Wednesday, July 29, 2009

"To be remembered simply as a good and decent man...

"My brother need not be idealized or enlarged in death beyond what he was in life, to be remembered simply as a good and decent man who saw wrong and tried to right it, saw suffering and tried to heal it, saw war and tried to stop it." Senator Robert F. Kennedy was eulogized by his brother, Senator Edward Kennedy, in a brilliant speech, closed with the above quote.

At a time when most of my high school, college peers were having fun, experimenting with life, finding themselves... I hung around older people listening to their life stories. Often called an "old soul" I've seemed to have the end in mind from the beginning. Instead of reading The Electric Kool-Aid Acid Test by Tom Wolfe, I was reading books like, On Death and Dying by Elisabeth Kubler-Ross and The American Way of Death by Jessica Mitford. At Canevin High School in Pittsburgh, Pa. I took classes, On Death & Dying. Never quite sure why I always have a place in my heart for children who lose their mothers to death, last summer as I was packing my studio/ life to attend graduate school in Savannah, I found out why.

When my older brother was 5, I was 2 1/2 years old and our youngest brother was six month old, our mother found a lump in her breast while she was taking a bath.
Fifty years ago, C-A-N-C-E-R was a really scary word, a virtual death sentence. Our mom was whisked away to the hospital for a total mastectomy on her 35th birthday January 8th, 1959. After an extended stay in the hospital she had 30 days treatment of radiation. You have to know that the radiation was not pin pointed at a tumor site at that time, rather, it was liberally sprayed in the direction of her then missing left breast.

Rice Family Christmas 1959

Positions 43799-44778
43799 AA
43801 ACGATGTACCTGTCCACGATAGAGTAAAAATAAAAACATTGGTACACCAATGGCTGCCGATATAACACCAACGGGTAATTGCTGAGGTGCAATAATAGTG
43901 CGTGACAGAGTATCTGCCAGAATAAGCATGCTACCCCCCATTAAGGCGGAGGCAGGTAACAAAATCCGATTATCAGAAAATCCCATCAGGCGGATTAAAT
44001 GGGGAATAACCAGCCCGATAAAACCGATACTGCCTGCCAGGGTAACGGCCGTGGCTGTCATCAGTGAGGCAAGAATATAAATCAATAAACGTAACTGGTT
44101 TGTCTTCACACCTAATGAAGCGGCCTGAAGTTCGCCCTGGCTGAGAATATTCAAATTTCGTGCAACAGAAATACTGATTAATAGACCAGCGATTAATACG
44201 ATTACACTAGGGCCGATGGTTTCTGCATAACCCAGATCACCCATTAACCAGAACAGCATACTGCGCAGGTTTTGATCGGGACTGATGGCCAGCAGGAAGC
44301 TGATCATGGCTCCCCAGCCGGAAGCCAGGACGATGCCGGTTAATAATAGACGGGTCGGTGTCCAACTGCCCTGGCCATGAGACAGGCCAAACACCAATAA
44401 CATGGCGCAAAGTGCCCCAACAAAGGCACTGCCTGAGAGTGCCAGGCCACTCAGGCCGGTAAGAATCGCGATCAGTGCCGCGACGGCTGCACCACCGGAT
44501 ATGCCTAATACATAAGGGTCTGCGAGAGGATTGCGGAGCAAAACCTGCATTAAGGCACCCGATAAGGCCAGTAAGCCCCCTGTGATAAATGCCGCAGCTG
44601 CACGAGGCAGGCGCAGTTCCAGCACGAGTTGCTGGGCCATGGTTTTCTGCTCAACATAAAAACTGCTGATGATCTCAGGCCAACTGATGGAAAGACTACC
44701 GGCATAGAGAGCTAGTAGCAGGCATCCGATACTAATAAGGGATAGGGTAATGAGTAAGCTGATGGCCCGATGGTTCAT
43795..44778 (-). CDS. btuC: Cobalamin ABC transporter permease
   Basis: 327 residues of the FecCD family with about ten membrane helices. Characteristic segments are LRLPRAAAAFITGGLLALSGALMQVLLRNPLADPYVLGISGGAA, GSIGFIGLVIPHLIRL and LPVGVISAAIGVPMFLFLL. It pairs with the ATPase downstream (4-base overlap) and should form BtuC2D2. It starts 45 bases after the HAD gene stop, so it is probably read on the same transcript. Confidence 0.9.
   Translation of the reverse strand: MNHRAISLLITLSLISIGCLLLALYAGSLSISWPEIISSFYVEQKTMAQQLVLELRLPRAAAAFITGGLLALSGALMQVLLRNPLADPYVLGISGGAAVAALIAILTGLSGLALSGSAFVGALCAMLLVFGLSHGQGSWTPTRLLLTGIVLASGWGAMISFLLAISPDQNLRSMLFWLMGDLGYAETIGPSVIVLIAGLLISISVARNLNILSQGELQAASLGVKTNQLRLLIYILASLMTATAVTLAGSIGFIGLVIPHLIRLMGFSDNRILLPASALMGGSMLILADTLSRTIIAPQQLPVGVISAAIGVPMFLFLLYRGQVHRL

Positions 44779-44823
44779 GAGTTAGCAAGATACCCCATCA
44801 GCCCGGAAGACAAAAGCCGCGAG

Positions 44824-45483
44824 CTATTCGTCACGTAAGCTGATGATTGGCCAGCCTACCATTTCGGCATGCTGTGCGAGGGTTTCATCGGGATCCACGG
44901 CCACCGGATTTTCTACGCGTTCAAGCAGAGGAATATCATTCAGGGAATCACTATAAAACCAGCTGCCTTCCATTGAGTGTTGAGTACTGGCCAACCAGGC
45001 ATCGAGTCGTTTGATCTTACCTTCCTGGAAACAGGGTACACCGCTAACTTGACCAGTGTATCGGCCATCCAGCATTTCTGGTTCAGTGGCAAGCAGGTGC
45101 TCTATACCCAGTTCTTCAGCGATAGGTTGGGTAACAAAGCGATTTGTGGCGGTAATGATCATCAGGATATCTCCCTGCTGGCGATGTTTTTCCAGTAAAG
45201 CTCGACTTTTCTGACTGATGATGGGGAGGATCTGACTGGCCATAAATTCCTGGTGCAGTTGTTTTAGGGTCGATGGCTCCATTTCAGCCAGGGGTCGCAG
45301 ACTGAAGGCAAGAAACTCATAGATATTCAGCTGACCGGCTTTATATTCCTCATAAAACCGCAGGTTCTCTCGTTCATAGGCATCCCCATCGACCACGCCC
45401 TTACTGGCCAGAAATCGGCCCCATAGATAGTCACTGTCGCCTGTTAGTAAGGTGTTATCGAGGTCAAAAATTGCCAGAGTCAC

Last August my older brother shared with me that he was told, "Mommy is going to die within two years from cancer." I have no memory of my mother being in the hospital at that time, however, now I have a understanding of my " fear of abandonment " issues. I am sure just as sibling share toys, treats and chicken pox; my brother in his 5 year old way told me our mother was going to die. The affects this knowledge has on my life story is food for another day.

Today I am going for my annual mammogram. Yesterday afternoon I called for an appointment thinking I would not have to go until the Autumn. Much to my surprise they have an opening for today. I said, YES !!! Mammograms have been a part of my yearly check up since I have been 29years old. Thankfully, aside from a few scary times when they wanted to do a second screening, "Just to be sure." I have not had to deal with breast cancer. I'll let you know what happens today. Why not make your own health check up appointments if you have been putting them off. Early detection is the best cure ;~)

Speaking of cure, let's make Chicken Soup. It is good for everyone except the chicken ;~(

A whole chicken, plopped into a pot with water and lots of seasonings, is the key element. Simmer away until the chicken pulls off the bones; dump the bones and return the chicken to the broth along with selected ingredients.

Soothing Chicken Soup
1 chicken (3 1/2 to 4 lb.), rinsed
slice 1 large onion
slice 3 stalks celery
slice 3 medium-size carrots
mince 3 cloves garlic
4 sprigs parsley
2 dried bay leaves
2 teaspoons dried thyme leaves
1 teaspoon coriander seed
1/2 teaspoon black peppercorns
1/2 teaspoon whole allspice
1/4 pound whole wheat noodles
Salt & Fresh Cracked Pepper

Place chicken in a 6- to 8-quart pan. Add onion, celery, carrots, garlic, parsley, bay, thyme, coriander, pepper, allspice, and 2 quarts filtered water. Cover, and bring to boiling over high heat; reduce heat and simmer gently until chicken is no longer pink at bone in thigh (cut to test), about 1 hour total. Remove pan from heat; lift out chicken and set on a plate. Discard parsley. If making ahead, let broth cool uncovered, then cover and chill until cold or up to 1 day. Skim or lift chilled fat from broth and discard.
When chicken is cool, pull meat from bones. Discard bones and any skin. Tear meat into bite-size pieces. If making ahead, cover and chill meat up to 1 day.
Cover soup, and bring to a boil on high heat. Add noodles; cook until tender to bite, 6 to 8 minutes. Stir in chicken and heat through, 3 or 4 minutes. Ladle into bowls. Add salt and pepper to taste. Makes 14 cups. Serves 6 to 7.

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